A bit of Background:
There were two men who lived in the same era, knew each other and one's son even married the other's daughter. They both had very strong influences on the Jewish people, but they took different perspectives based on their differing traditions, backgrounds and leanings.
I'm discussing of course the 'Beit Yosef' (Joseph Caro) and the Ari(za"l)(Isaac Luria). Just one example out of quite a few is that which the Jews take for themselves an 'atonement' in chickens (or money..or plants(?)) on the eve of the day of Atonement. They both were raised seeing this phenomenon. Rabbi Caro, in following the tradition of many of the Spanish halakhist scholars, did not even omit this practice (which would be expected) but frowned heavily upon it in his 'Shulkhan Arukh'. Rabbi Luria, in the tradition of the European Rabbis (a community from which he descended), and based on 'great hidden meaning' associated with it, not only encouraged, but added stringencies and guidelines in the practice of this 'taking of chickens'.
We (Jews of the Orient) have been directed to follow the halakhic guidelines of Rabbi Caro (as opposed to his contemporaries or those who came after him who might argue), but in this case his words are abandoned by even the most Oriental Jew in preference to the teachings of his contemporaries, or those that came after him.
There's much more to it than that, but that's what I feel is really the main point, and all I wish to mention on that note at the moment.
Well, unfortunately abandoning many an injunction -as those I just discussed-, and relying on the rulings of the more contemporary Rabbinic leaders, I personally prefer to indulge in the practice of 'kaparot' before yom kippur when it makes itself available to me. I see in it a reasonable amount of psychological and ethical significance, for the entirety of the process is of acute irony for a sound mind; a bird is taken, a white chicken who has obviously very few 'sins' to atone for, if any, as it stands. We then proceed to declare upon the chicken that it is "in our place", "our redemption", our "atonement", and then kill it, feeling that some level of our 'responsibility' has been transferred to the chicken. On face value it obviously seems a bit absurd, but this is the essence of the sacred sacrificial ceremony performed in the Temple in Jerusalem (which is one of the main reasons many opposed it).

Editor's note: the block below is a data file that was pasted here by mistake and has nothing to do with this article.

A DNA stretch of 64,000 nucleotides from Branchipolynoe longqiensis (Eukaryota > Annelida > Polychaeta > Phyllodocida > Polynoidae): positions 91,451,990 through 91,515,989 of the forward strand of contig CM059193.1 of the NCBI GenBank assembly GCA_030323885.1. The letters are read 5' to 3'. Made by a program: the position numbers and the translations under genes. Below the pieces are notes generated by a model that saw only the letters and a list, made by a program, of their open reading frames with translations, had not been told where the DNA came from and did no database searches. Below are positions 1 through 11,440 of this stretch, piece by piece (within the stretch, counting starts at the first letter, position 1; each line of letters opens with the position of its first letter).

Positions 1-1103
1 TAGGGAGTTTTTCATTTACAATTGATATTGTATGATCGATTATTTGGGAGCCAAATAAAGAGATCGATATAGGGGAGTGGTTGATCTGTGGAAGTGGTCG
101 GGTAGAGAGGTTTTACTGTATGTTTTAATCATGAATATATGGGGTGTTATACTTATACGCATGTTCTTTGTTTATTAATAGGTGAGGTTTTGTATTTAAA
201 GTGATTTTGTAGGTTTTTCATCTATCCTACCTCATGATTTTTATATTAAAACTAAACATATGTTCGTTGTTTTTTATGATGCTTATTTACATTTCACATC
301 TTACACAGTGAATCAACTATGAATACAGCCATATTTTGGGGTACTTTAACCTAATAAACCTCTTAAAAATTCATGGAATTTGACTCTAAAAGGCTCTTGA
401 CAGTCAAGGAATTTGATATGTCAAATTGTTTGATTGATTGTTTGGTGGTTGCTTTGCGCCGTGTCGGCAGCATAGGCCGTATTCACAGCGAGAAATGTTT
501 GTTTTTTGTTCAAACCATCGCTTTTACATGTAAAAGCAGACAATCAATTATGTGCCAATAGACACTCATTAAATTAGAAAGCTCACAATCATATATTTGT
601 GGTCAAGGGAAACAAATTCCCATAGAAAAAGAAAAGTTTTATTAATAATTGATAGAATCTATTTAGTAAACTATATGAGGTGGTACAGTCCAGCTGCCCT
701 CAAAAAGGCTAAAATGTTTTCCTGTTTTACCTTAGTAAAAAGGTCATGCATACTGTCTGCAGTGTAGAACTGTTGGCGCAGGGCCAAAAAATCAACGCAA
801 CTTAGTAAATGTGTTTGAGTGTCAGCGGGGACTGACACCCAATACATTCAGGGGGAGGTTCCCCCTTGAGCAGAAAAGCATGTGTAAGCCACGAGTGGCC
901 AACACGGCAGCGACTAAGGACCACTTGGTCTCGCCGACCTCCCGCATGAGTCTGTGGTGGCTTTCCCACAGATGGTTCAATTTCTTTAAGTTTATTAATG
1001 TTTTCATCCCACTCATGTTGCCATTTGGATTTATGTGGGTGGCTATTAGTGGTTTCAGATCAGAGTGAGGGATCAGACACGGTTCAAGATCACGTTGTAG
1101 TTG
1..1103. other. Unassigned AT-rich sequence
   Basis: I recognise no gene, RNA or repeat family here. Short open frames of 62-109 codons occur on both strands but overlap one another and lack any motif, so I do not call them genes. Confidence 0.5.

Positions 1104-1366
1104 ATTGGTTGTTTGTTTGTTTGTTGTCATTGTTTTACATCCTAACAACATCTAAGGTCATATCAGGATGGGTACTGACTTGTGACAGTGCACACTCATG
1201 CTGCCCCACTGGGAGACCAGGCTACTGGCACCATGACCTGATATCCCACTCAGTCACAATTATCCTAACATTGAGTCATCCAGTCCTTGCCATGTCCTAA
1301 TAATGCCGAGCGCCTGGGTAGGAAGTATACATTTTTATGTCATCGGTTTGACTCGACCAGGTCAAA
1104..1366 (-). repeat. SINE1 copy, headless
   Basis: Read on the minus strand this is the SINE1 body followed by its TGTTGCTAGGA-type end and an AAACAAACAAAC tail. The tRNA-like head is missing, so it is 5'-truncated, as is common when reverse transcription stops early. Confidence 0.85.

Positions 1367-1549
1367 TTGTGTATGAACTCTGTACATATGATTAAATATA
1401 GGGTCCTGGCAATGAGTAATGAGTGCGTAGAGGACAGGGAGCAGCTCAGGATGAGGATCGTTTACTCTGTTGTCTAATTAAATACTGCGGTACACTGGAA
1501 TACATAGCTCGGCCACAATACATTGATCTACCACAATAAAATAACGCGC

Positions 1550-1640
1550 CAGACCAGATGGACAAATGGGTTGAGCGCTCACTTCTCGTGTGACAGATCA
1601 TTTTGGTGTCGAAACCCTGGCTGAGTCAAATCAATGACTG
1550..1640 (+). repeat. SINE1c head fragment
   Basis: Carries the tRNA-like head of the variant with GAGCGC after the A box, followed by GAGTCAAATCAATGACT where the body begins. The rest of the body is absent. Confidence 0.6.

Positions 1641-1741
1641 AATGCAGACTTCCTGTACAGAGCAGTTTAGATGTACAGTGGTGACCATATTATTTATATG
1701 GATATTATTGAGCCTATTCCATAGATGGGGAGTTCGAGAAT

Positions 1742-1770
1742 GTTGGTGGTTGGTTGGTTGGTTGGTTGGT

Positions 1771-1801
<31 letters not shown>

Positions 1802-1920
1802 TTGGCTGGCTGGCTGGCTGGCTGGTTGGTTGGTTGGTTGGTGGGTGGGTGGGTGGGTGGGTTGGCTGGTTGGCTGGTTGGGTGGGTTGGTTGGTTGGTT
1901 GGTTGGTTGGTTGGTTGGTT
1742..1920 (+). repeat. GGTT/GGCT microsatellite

To me this utter irony is the most important aspect of the whole process; it is invariably us who should "לשחיטה ילך", and the chickens who should be going "לחיים טובים ולשלום", and yet we're changing this preferable arrangement so that we should feel we must run back in protest, exclaiming that an error has mistakenly occurred; "we should stay and the chickens should go home"!
...I feel bad writing about such an insignificant issue though, on the eve of this ever-important day...